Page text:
12
Jan 12

DirecTV: firing laser shots at cable

Every so often, someone steps up and demonstrates one of the more amazing things about advertising: you don’t have to say a lot to say a lot.

While many companies stuff their ads with reasons to choose their products (the “more is more” school of thought), DirecTV goes a simpler route. They take one idea and turn it into something people will watch. And pass around. And talk about.

The above ad is part of DirecTV’s latest effort to woo customers from the cable companies. As far as I can tell, it’s one of three ads in this campaign. Each ad starts with one simple reason why cable companies are bad, then creates an absurd cascade of events that “logically” follow, leading to the ultimate disastrous result — which, of course, you can avoid if you simply upgrade to DirecTV.

This makes each ad about 90% fun and 10% message. But the wise know that this is a perfectly acceptable ratio — as long as the 90% serves to help viewers better remember the 10%.

The truth is, we already know how the cable companies work, and the general feeling is not positive. They’re all lumped together in the public mind. We don’t need a whole lot of additional information. DirecTV’s campaign exists simply to let us know there’s a more-than-viable alternative.

With three commercials, the entire campaign says only three things about DirecTV: it’s cheaper than cable, it won’t put you on hold like the cable companies, and it will give you a more reliable signal. Pretty smart.

That being said, DirecTV has a pretty big hill to climb. I’d be curious to know how successful this effort is.

See the other two ads here and here.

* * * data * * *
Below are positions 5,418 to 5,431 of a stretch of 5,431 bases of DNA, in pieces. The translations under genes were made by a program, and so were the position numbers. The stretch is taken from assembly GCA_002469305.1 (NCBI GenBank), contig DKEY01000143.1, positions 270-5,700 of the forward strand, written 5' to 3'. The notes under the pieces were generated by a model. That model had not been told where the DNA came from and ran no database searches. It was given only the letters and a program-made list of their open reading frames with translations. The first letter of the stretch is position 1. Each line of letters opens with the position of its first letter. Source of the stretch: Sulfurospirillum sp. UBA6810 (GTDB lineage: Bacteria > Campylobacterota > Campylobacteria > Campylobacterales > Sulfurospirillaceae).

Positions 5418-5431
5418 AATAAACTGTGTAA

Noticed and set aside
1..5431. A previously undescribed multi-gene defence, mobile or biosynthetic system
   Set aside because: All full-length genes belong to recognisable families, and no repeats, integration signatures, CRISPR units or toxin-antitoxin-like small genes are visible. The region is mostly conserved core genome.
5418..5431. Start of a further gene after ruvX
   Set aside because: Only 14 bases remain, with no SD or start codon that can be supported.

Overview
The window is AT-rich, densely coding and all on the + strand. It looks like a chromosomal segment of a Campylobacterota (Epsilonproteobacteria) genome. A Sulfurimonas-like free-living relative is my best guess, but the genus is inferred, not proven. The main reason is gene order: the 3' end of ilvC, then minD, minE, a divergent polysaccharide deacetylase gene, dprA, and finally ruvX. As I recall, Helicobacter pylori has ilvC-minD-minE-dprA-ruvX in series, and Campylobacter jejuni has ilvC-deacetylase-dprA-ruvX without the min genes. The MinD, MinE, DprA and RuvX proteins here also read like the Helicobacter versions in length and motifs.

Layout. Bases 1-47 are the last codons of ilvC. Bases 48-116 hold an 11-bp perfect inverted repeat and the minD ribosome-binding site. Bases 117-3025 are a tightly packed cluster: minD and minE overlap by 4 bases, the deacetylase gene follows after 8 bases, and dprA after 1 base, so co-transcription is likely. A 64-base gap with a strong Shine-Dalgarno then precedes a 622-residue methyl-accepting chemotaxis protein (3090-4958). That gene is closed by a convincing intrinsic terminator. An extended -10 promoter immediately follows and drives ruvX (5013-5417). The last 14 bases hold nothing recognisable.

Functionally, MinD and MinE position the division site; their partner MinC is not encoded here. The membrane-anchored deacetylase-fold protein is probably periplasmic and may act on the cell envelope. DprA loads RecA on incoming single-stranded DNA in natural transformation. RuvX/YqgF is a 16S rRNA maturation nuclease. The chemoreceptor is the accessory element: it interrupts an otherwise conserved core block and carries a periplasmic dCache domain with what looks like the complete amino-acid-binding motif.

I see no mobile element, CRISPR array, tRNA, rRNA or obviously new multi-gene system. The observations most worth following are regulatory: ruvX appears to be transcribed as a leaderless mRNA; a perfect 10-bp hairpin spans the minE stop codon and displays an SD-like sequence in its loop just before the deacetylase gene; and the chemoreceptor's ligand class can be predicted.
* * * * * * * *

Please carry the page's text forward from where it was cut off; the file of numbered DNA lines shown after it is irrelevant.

(Kudos to the creative team at Grey Advertising.)

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  • If a satellite connection *was* actually more reliable than cable, then maybe this 10% would be worth it, but as a customer who has both (one at home, one at the office), I’d say the uptime is equivalent. Maybe the customer service is better at DTV, to be honest, I don’t even try with either as my expectations are so low. When it’s out it’s out for a bit, and then it comes back sometime later. I guess the perception that DTV is more reliable than cable is worth trying to comnunicate, because how do you know until you switch (and then we got you already)? It’s an amusing spot however, and doesn’t make me want to stab myself, so props for that.

  • qka

    Alas, the cable lock-in for many of us is that in order to get high speed Internet, cable is the only game in town. And the cable company won’t let you buy Internet without a TV plan. (then comes the push to sign up for their phone service, but that’s a whole other matter.)

  • Too bad that these ads are lies.

    My customer service experience with Time Warner Cable has always been vastly superior to DirecTV.

    The 3 worst customer experiences of my entire life all involved DirecTV, and they were the only company that I ever had to file a complaint against with the BBB.